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Comparing two silica dust prevention methods: a slidecast

Research suggests that 380,000 Canadians are exposed to silica dust at work and, each year, 200 new cases of lung cancer in Ontario can be attributed to silica dust exposure. In this IWH Speaker Series presentation, Dr. Emile Tompa looked at the costs and benefits of two types of silica dust prevention strategies: use of personal protective equipment or use of engineering controls (i.e. the wet method). His presentation is now available as a slidecast.  

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Should you mostly sit or stand at work? New IWH video has the answer

If you’re confused by seemingly duelling headlines about the negative health effects of prolonged sitting and prolonged standing, we’ve got a video for you. It just so happens that two of the scientists behind these headlines work at the Institute for Work & Health. We put them before the camera, side by side, to sort out the take-away message.

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Conference to continue work on national strategy on work and disability

Disability and Work in Canada 2018, taking place December 3-4, 2018 in Ottawa, will engage delegates in reviewing and building consensus around a proposed national strategy to improve the level of employment among people with disabilities in Canada. The conference is being hosted by the Disability and Work in Canada Steering Committee, which includes among its members a number of executive members of the Centre for Research on Work Disability Policy, a pan-Canadian, multidisciplinary research centre established in 2014 and headquartered at the Insitute for Work & Health.

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Institute accepting applications for post-doctoral Mustard fellowships in work and health

New researchers with an expertise in social, behavioural, organizational, clinical and/or population health sciences are invited to apply for a post-doctoral Mustard Fellowship in Work & Health. The Institute is looking for recent PhD graduates with an interest in doing research related to one of its two overarching priorities: work as a determinant of health and health as a determinant of work. The deadline for applications is Friday, December 14, 2018.

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At Work Fall 2018 is out

The Fall 2018 issue of At Work is now available. Inside this issue: promising strategies to reduce the misuse and abuse of prescription opioids, a round-up of the external grants awarded to Institute scientists, the Institute's role in the development of a toxic workplace screening tool, and more. If you didn't get your issue in your inbox, download the PDF here.

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Identifying promising strategies for preventing misuse and abuse of opioids

Since the start of the opioid crisis in the late 1990s, communities across North America have tried many different strategies to curb the misuse and abuse of prescription opioids. In an open-access systematic review, an IWH team analyzes the effectiveness of the studied strategies, identifies the most promising ones, and points out unintended consequences. 

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IWH Speaker Series—November 20: Clearing the haze on at-work cannabis use and perception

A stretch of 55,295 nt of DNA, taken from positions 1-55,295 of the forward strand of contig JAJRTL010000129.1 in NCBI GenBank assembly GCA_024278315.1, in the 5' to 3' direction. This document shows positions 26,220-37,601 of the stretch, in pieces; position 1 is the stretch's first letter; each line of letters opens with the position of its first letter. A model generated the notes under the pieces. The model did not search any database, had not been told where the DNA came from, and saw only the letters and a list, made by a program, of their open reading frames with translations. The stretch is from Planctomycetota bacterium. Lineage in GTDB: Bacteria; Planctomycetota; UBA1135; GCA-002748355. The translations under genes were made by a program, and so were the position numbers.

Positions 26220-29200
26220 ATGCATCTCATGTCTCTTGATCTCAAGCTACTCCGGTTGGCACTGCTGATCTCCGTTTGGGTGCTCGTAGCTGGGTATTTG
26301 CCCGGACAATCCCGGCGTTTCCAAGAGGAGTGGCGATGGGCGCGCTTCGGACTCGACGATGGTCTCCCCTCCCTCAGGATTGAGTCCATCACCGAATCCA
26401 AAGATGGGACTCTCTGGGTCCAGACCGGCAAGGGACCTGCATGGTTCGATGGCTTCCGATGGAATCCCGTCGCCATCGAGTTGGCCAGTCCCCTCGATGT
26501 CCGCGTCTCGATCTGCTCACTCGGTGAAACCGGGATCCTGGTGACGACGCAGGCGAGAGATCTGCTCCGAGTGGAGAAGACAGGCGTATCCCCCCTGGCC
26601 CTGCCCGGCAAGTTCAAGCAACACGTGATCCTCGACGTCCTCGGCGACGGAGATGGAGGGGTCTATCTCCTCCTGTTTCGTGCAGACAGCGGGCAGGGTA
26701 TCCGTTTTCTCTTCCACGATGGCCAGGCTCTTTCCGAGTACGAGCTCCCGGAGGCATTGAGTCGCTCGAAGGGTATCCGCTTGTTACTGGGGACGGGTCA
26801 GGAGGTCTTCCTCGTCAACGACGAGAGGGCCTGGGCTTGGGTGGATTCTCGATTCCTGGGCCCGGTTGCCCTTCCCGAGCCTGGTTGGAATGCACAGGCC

Recreational cannabis is now legal in Canada and many employers are concerned about the potential implications for workplaces. In this IWH Speaker Series presentation, Dr. Nancy Carnide shares early findings of a survey, conducted in June 2018, on patterns of cannabis use at work and workers' perceptions of such use. 

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SSHRC/CIHR partnership grant funds research into accommodating workers with chronic conditions

Health conditions such as depression, Crohn’s disease and HIV have at least one thing in common. People with these conditions can be in good health for long periods of time and then experience bouts of debilitating symptoms. These recurring and hard-to-predict episodes can make asking for, and providing, workplace accommodation a challenge. Now, Dr. Monique Gignac is leading research aimed at making conversations around accommodation easier, thanks to funding from the Social Sciences and Humanities Research Council (SSHRC) and Canadian Institutes of Health Research (CIHR).

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Help us get this survey to young millennials with rheumatic disease

Despite advances in clinical care, millennial young adults with rheumatic disease continue to face challenges finding work and staying productive at work. Workplace policies can help overcome these challenges, but too often they’re aimed at older adults. An IWH study is currently under way to understand what supports millennials with rheumatic disease need from employers. This survey is a first step. Please help us get it into the hands of young workers with lupus, juvenile arthritis, scleroderma and other forms of rheumatic disease. Click on the survey or find out more about this project.

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Men and women with arthritis have same workplace support needs, but different levels of access

Do men and women with arthritis have different workplace accommodation needs? And do they differ in their access to workplace supports to meet these needs? A study published by IWH’s Dr. Monique Gignac recently examined these questions. It found unequal levels of access to support, which can be explained by the types of work that men and women do.